Like many others who've joined the House of Yahweh and then left, Kay
Jordan said she and her husband with their five children were drawn to the
sect because it seemed to fill an emptiness in their lives.
They were living in Tennessee when Yisrayl Hawkins came to Nashville to preach. Her husband, who worked at the General Motors Saturn plant, liked what he heard, and the Jordans began following the sect's teachings. They traveled to Abilene for feasts, which last almost a week three times each year.
Times were good for the Jordan family, but then her husband was laid off for refusing to work on Saturdays, the sect's holy day, and had trouble finding work. In 1991 they came to Clyde and lived in a one-bedroom house.
"We followed along like little zombies, I guess," Jordan said. "The more we'd go, the more brainwashed we became."
One of the teachings was that tithing to Yahweh was part of the path to salvation. The Jordans wanted to pay, and when the cash was short they paid in food stamps.
Hawkins did not teach from the pulpit that food stamps should be given, Jordan said, but his elders told people they could be accepted.
Receipts used when tithes were collected included three boxes: "cash," "check" and "other," she said. While "other" presumably could mean credit card or donated goods, Jordan said the message was clear: food stamps.
Jordan also used food stamps, she said, to obtain "Yahweh money" to spend at the Yahweh Store, actually an 18-wheel trailer set up during feasts and offering everything from Yahweh publications to Mogen David wine.
The Jordans later moved to Mississippi, and continued to travel to Abilene for feasts, depositing food stamps as part of their tithes.
Mississippi took notice, however. And while Jordan's husband was now working, the couple was under-reporting his income so they could stay on food stamps. They needed the money to live, she said, because so much was going to the House of Yahweh.
Other former members have made similar claims that they've given thousands of dollars to the sect. Jordan said she could not recall how much she and her family have given.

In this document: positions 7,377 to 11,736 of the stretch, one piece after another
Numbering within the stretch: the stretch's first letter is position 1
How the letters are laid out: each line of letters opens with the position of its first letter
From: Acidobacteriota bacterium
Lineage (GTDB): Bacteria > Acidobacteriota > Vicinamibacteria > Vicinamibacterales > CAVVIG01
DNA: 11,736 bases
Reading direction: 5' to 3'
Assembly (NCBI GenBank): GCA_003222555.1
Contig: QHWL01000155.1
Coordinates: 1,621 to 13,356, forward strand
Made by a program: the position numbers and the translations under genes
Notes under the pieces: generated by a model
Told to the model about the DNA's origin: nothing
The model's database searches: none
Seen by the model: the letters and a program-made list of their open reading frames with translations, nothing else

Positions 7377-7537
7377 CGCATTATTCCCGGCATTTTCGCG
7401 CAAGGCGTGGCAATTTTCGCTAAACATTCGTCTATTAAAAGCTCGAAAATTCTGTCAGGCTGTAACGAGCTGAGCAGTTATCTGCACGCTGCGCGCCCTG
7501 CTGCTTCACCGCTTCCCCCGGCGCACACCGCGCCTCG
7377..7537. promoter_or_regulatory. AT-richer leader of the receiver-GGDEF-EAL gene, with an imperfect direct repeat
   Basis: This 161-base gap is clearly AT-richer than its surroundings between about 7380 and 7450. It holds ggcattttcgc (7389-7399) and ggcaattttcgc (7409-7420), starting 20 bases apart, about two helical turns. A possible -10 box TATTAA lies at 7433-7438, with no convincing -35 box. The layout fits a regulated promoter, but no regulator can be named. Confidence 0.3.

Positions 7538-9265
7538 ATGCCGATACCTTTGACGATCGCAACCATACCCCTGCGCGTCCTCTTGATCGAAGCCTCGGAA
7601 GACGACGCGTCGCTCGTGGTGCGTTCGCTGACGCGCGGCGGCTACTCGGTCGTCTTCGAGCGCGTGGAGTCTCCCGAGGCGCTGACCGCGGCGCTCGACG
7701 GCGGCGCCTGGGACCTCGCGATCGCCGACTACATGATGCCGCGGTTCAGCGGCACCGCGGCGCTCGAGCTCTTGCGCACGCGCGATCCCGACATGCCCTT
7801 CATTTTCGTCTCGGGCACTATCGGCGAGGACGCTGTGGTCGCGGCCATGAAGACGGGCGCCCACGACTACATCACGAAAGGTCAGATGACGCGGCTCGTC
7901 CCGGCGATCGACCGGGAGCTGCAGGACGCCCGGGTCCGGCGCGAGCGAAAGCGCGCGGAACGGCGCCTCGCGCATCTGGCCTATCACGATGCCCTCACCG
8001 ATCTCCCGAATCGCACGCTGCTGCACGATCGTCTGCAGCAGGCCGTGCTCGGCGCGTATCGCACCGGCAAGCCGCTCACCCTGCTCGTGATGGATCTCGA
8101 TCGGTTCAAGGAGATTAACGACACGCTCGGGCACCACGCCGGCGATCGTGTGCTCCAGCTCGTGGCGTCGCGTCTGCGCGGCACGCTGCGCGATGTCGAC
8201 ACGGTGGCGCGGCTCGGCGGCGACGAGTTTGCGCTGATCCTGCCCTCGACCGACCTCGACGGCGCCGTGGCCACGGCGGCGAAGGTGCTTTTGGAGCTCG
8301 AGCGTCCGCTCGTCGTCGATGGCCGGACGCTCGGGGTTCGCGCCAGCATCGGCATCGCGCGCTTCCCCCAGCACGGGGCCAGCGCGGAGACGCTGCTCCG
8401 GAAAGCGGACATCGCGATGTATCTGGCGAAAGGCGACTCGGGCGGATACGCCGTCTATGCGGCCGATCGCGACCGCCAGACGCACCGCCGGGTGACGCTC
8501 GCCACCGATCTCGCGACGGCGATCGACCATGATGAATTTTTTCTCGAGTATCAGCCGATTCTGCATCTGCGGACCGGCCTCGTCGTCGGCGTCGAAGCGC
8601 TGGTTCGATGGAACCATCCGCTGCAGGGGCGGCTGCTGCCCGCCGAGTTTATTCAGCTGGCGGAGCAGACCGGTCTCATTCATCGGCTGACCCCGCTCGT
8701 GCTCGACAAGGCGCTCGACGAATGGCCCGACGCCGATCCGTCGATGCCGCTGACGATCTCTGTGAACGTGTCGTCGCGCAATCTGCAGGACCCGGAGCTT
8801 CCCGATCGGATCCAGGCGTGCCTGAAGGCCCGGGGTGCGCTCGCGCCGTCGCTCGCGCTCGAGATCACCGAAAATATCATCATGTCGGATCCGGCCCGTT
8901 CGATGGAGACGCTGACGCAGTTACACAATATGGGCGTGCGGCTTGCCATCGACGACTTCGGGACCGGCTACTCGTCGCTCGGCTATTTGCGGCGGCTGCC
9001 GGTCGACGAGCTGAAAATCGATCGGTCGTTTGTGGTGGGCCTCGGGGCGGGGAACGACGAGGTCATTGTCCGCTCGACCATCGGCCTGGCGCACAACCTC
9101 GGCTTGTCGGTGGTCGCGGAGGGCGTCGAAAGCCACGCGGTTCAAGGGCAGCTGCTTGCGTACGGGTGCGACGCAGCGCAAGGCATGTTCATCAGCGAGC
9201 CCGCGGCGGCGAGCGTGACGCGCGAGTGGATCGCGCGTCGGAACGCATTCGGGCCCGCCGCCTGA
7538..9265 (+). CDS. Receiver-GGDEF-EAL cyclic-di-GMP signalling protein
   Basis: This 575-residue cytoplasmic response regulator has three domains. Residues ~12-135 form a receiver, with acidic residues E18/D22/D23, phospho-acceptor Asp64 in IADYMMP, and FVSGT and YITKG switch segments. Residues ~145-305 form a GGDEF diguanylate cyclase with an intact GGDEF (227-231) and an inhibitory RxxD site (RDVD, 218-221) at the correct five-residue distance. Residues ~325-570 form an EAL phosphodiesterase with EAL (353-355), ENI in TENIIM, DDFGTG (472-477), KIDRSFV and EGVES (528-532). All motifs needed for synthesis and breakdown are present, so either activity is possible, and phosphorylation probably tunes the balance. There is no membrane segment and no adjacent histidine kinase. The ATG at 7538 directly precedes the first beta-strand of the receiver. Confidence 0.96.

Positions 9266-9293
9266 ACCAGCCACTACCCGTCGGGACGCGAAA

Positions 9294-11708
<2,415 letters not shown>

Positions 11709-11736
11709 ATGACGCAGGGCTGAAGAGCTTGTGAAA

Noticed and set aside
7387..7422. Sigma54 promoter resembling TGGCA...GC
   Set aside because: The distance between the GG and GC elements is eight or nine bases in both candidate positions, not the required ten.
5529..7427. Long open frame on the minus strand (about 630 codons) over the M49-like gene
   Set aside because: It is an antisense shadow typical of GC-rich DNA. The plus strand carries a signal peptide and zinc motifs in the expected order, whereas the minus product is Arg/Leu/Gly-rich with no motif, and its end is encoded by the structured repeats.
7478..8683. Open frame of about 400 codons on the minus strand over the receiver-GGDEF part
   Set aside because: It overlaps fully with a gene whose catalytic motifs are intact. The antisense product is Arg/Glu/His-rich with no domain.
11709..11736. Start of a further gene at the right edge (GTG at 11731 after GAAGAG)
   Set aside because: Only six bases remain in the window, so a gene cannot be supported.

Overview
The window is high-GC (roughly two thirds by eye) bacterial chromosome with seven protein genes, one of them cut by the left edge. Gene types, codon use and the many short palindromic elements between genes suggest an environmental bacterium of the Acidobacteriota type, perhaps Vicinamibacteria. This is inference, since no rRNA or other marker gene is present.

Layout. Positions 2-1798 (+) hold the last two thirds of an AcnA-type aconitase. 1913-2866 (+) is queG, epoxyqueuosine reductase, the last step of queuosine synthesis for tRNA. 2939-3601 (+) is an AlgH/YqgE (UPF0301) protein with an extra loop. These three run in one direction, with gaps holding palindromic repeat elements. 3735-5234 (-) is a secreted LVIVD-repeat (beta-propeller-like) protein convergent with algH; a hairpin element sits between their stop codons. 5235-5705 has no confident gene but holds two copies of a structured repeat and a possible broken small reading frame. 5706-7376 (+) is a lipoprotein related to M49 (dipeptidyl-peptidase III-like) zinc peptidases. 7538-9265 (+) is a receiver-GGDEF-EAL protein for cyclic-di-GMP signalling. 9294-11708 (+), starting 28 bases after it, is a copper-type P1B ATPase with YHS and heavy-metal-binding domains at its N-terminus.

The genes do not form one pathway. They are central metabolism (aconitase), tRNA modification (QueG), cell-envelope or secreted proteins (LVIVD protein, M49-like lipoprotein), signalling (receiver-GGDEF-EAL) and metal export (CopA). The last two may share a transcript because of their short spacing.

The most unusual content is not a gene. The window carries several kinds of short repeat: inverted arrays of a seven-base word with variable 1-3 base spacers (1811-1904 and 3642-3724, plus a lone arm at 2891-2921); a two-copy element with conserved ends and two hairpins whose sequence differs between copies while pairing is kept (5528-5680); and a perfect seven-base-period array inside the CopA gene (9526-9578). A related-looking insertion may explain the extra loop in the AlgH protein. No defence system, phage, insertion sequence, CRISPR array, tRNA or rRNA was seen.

Last September Jordan, who had moved back to Abilene, received word there
was a warrant out for her arrest in Mississippi. Someone, she doesn't know
who, had turned her in for the underreporting.
She traveled to Mississippi to take care of the matter. She entered into the equivalent of a deferred adjudication plea agreement, meaning the charge won't stick if she pays $1,760 in restitution, plus court costs, a fine and a $30-per-month administrative fee.
Jordan knew blaming the House of Yahweh was no defense.
"I knew they were going to catch me someday," she said.
Even today she admits that what she did was clearly wrong and that ultimately it's her responsibility, not the House of Yahweh's.
But she and others say they want the public informed about what is happening in the sect, despite concern for their personal safety. Once a person leaves the sect he or she "is no longer considered innocent blood, Jordan said. "They can shed your blood if they so desire."
The rift in the sect, ex-communicants said, developed over such matters as teaching of polygamy and, most recently, encouragement that followers change their last names to Hawkins. Well over 100 people have legally changed their names in past months.
Leaving was difficult, Jordan said, noting the sect follows the path of other cults that teach rules must be followed concerning every facet of their lives, down to the kind of toothpaste to be used.
But last Christmas Eve, in the Mississippi Baptist Church where she grew up, she made the final break.
"I went back to that little church and rededicated my life to Jesus Christ," she said.